Is your top talent making or breaking your team?

3 minute read

Is your top talent making or breaking your team?

When you create a team from your pool of leading talent, you expect it to work. You have good reason to predict higher revenues, innovative new directions, or solutions to nagging problems.

However, super-talented leadership teams often fail. In a Talent Quarterly article titled ‘Your top talent is destroying your teams’, Drs Gordy Curphy and Dianne Nilsen share some common reasons for why executive team derailments to light.

Brilliant and capable leaders rise to the top with a supportive company culture and good performance reviews. But this doesn’t translate to their success when operating in teams.

In this blog, we take a closer look at Gordy and Dianne’s commentary about the four categories of dysfunction executive teams tend to fall into, why these problems occur, and how to go about resolving them.

4 common problems faced by high-performing leadership teams

Some very distinct problems emerge when very talented senior employees are put together in teams. This is because leaders are usually rewarded for personal achievements, while their functional abilities in teams and attitudes toward teamwork are ignored.

Those problems, which Gordy and Dianne call out, are cloning, alpha-paralysis, artificial harmony, and myopia.

Cloning happens when leaders are groomed within one specific company culture, and when they rack up professional accomplishments in that setting alone. Everyone who rises to the top develops a similar worldview and leans on the same tactics. Teams full of such 'clones' are less innovative and less agile.

Alpha-paralysis is what happens when ‘alpha’ males and females, the very types who often become leaders, defer to each other to the point of never disagreeing or talking about contentious issues. The avoidance of conflict leaves the team stuck in neutral, while big problems grow unchecked in the background.

Artificial harmony arises when team members strictly police their own behaviour to keep up appearances of friendship and cordiality. That means that brewing inefficiencies and bad workplace conduct are ignored. Personal grievances are dealt with in underhanded, less-than-honest ways that end up damaging harmony and the integrity of the business.

Myopia is the tendency among team members to only see value in their individual work, and not that of the group as a whole. This comes from a history of being recognised and promoted solely on their own merit. They fall victim, naturally, to thinking their own ideas are the only correct ones.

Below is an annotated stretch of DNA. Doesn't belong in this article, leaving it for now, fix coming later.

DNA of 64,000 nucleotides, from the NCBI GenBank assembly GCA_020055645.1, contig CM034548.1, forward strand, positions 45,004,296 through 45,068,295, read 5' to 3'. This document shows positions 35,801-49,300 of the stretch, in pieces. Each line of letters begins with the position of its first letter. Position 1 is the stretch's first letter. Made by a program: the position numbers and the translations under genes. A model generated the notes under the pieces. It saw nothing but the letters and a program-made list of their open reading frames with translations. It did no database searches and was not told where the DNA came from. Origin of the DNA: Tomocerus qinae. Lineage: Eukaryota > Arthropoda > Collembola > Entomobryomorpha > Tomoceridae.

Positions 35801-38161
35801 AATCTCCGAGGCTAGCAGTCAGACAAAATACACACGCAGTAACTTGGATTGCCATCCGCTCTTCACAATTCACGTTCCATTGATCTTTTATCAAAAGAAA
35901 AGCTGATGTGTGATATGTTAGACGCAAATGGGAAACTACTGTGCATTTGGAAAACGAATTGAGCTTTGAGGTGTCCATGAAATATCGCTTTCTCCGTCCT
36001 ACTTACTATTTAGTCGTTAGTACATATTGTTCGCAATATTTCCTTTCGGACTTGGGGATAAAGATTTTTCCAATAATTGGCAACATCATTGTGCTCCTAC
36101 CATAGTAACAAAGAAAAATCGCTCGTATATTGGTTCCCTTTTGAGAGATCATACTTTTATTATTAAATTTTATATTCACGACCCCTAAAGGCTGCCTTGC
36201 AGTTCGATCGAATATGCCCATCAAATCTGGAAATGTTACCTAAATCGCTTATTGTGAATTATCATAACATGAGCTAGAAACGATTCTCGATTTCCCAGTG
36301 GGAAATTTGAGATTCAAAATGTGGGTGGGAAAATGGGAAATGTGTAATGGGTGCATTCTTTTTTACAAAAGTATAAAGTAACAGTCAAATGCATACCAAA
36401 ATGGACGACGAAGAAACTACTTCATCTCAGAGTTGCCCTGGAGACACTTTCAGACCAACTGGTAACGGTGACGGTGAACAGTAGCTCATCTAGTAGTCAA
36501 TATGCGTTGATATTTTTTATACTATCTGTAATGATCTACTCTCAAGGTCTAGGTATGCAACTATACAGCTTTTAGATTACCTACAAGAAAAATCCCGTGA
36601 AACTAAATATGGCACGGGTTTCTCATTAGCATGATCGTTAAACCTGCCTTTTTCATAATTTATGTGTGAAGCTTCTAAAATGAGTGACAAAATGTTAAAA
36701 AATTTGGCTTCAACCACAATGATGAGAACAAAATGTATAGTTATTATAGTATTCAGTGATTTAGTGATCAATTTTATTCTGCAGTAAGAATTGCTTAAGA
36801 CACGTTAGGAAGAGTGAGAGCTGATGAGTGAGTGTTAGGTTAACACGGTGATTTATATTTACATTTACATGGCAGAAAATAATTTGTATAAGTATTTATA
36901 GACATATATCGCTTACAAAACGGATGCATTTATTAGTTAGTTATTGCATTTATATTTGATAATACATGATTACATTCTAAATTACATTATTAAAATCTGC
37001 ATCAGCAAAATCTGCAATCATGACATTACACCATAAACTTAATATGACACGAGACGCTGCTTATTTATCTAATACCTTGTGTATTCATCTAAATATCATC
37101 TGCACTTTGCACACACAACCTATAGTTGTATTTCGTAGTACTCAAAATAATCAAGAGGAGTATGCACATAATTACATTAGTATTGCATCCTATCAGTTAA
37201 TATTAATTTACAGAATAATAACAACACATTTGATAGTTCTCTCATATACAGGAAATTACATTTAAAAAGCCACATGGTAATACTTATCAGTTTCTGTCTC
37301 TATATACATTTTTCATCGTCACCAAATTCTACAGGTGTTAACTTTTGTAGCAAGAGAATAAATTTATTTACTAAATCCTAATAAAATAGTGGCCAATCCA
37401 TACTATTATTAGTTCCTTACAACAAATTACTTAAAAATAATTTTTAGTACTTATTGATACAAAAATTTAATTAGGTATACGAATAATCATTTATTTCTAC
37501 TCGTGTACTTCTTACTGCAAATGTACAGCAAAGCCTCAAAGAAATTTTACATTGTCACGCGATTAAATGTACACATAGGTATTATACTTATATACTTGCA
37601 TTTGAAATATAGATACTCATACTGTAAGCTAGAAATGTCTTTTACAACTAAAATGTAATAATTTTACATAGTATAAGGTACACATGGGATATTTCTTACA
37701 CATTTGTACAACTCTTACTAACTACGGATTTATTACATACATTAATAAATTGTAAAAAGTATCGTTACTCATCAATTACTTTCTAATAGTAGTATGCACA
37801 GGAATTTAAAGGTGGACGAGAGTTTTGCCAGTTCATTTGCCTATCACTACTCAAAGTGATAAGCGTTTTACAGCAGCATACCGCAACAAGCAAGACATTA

How to repair your teams

These four problems constantly derail elite teams, to the frustration of executives everywhere. Fortunately, there are ways for resolve the problem at its roots, and ensuring high-performing teams stay on track.

  1. Avoid putting too much emphasis on cultural fit when hiring and grooming talent. The more similar your top employees are to each other, the less likely that original ideas — the kind that can shake up operations and processes in a good way — will spring forth when they work together. It’s key to ensure a diverse range of viewpoints is reflected.
  2. Apply your ‘talent management’ approach to entire teams, rather than individual employees. When you’re on a mission to optimise performance, make the effort to look at how teams behave, grow, and respond to pressures from within and without. By evaluating just team members themselves, you can’t see how feasible and productive your teams are, or what improvements are needed.
  3. Give feedback on teamwork as the mission progresses. The kind of people selected for high-performance teams are typically motivated by benchmarks. Providing those standards in team reviews might be just the spark needed for better cohesion and productivity.
  4. Give leaders the tools and frameworks they need to enhance their teams. This means providing support in the form of focused meetings, coaching for CEOs on conflict resolution and problem-solving, instruction to team members on behavioural norms and shared responsibilities, as well as whatever else will help build team integrity, create healthy interactions, and knock down obstacles to success.

These resolutions will both lay the groundwork for better teams from the start, and create teams that are able to self-diagnose and heal themselves as they move forward.

Managing high-performing teams well can require strategies that are not so obvious. New, challenging methods are usually needed to improve communication and collaboration among top talent.

These ideas and more will be discussed at Winsborough’s third-annual Future Trends Event 2018. At this conference, you’ll learn the revolutionary, science-backed techniques and skills needed to build the strongest, most successful teams of the modern era.

Get your tickets here.